Central to the deadbeat mechanism is a secondary escapement mounted under a standalone bridge at dial center. A locking lever with pallet stones staggers gently at a one hertz rate. The twin escape wheels underpinning the mechanism are made of mechanical-grade 14-karat gold for frictional purposes. Frankly they’re also gold because it looks cool.

De Bethune DB28 Tourbillon Deadbeat Seconds

 A hacking seconds setting system declares chronometric ambitions – something that seems self-evident at this level but is rarely claimed of tourbillon regulators built by haute brands. Less than a second gained or lost per 24 hours is De Bethune’s mark, and this movement won the GPHG “Chronometry Watch” prize aboard the DB25 Starry Varius Chronomètre Tourbillon in 2018.

One of the two 14-karat gold escape wheels visible dial side of the De Bethune DB28 Tourbillon Deadbeat Seconds

Another reason the DB28TDS includes a second hand is because the tourbillon cannot serve that purpose. Flageollet judged a faster rotating tourbillon to be better suited to the wristwatch format, so this carriage makes two circuits per minute. Adding to the frenzy is an El Primero-like 36,000 vph rate that equates to ten beats per second; against the ear, this watch has two heartbeats at 5Hz and 1Hz.

As with most tourbillon escapements, this one is exceptionally vocal and can be audible across a room in the still of the night.

Total mass of this tourbillon is as sleight as its voice is bold. Construction from white gold, silicon, and titanium ensures a total of just eighteen hundredths of a gram in motion. That’s 0.18 grams. It ranks among the lightest tourbillon assemblies ever constructed. And, like the gold escape wheels, it looks cool.

There’s a mirror under the tourbillon that has no purpose other than to reflect light on its frenetic splendor.



The 2016-model balance wheel on the example featured is the latest of ten distinct balances patented by Flageollet. Each successive iteration seeks to displace the maximum proportion of total wheel mass into the rim and reduce the effects of temperature changes on timing.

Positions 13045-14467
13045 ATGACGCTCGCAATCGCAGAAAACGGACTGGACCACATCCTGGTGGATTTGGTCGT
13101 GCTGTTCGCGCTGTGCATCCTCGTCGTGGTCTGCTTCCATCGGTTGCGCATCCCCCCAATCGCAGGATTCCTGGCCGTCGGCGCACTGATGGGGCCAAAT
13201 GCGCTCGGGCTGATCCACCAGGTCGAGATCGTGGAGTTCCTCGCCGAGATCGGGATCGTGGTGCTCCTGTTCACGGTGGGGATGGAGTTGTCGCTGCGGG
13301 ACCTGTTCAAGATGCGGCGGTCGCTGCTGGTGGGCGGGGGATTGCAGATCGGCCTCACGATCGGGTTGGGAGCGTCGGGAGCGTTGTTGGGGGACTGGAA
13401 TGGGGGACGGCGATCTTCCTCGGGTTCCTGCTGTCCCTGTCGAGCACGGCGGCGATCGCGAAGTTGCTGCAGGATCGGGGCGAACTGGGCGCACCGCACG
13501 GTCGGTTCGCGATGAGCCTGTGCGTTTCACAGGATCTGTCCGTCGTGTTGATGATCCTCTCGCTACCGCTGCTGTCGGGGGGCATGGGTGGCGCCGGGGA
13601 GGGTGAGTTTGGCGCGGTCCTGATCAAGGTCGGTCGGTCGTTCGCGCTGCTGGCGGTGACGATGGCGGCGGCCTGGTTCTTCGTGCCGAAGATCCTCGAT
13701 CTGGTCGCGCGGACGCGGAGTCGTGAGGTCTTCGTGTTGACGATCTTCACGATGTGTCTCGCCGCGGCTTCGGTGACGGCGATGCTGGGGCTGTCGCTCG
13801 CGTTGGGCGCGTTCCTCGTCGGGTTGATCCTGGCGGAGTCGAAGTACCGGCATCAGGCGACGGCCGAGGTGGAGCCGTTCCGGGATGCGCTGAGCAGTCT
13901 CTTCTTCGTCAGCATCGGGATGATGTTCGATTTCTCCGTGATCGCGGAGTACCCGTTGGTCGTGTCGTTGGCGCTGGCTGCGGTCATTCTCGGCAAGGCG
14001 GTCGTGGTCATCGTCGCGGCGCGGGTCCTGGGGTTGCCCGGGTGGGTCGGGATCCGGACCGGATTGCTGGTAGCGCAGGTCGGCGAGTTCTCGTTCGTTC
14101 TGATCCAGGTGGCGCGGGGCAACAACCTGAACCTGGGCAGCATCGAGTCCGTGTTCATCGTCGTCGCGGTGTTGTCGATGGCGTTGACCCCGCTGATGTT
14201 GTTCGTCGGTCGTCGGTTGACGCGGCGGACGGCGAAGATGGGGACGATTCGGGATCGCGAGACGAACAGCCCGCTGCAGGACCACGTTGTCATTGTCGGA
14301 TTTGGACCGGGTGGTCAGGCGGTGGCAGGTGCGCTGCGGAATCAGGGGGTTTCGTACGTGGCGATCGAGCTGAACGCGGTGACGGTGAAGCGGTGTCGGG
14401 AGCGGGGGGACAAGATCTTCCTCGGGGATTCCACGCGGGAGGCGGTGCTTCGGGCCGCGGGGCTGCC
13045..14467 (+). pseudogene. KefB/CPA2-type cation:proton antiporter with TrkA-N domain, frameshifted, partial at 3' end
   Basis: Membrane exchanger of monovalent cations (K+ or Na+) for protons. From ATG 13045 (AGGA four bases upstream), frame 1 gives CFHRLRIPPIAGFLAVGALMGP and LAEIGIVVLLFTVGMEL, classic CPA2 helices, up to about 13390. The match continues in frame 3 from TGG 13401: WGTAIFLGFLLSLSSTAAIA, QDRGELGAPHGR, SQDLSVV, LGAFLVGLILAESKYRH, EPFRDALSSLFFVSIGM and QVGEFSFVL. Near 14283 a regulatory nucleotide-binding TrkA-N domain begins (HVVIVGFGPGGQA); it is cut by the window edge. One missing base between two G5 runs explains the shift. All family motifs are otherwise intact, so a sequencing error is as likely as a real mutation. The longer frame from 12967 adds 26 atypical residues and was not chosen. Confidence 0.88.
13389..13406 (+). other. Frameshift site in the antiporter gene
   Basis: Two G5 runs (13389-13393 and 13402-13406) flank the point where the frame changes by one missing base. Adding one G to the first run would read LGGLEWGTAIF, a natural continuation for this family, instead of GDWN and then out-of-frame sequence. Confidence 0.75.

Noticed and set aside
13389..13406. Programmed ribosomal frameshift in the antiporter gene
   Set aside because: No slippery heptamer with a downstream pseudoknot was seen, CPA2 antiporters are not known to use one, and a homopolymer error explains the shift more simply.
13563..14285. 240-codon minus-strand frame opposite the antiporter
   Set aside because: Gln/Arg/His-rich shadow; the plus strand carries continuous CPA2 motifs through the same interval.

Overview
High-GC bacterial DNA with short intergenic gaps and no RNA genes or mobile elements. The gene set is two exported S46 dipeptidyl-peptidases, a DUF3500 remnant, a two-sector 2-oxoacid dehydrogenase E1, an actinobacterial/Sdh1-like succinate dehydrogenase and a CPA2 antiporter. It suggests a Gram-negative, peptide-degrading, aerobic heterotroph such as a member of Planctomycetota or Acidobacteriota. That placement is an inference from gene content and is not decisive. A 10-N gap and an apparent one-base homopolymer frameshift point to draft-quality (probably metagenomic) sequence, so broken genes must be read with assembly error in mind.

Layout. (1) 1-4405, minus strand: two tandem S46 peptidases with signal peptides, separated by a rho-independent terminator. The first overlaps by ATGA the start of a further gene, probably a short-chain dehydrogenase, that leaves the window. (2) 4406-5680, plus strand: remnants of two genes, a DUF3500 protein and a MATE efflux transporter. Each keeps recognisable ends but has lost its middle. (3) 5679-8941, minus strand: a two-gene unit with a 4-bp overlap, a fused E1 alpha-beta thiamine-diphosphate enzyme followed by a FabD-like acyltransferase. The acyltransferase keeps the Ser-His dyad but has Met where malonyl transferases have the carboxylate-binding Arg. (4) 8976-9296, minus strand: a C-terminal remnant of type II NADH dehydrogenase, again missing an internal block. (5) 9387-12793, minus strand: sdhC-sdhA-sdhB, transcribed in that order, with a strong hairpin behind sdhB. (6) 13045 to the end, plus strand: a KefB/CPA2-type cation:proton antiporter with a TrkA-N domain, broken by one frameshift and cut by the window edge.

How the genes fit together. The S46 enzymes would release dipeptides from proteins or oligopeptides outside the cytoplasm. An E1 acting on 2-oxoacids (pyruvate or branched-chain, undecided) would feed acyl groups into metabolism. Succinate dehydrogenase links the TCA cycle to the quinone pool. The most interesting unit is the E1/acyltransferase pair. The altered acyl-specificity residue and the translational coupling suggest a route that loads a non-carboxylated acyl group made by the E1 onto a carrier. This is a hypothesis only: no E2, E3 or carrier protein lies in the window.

Tourbillon regulator of the De Bethune DB28 Tourbillon Deadbeat Seconds

A silicon escape wheel of De Bethune’s design minimizes mass, friction, and lubrication reliance on one of the most lubrication-sensitive parts of a mechanical movement.

De Bethune does not fabricate its own balance springs, but it does shape and modify them. The design, which was patented in 2006, involves starting with hairspring alloy, cutting it, shaping the two parts by hand, and then binding them back together.

The result is a hairspring that retains the slim packaging and shock resistance of a flat balance spring while breathing concentrically like an overcoil. From a practical standpoint, it’s at least as responsible for the watch’s positional timing stability as the tourbillon – and possibly more so.

Although De Bethune launched its distinctive twin-barrel movement architecture on the DB15 perpetual calendar of 2004, it didn’t become a dial-side fixture until the 2011 DB28.

Solid caseback of the De Bethune DB28 Tourbillon Deadbeat Seconds

The manual wind caliber can retain four days of power reserve when fully energized; a slipping mainspring ensures that over-zealous winding of the mechanism can’t accidently crash through the breaking point of the barrels. The self-adjusting pair is patented and includes phased mainspring torque curves to maintain a plateau-like consistency of force unless pushed to one or the other extreme of mainspring wind.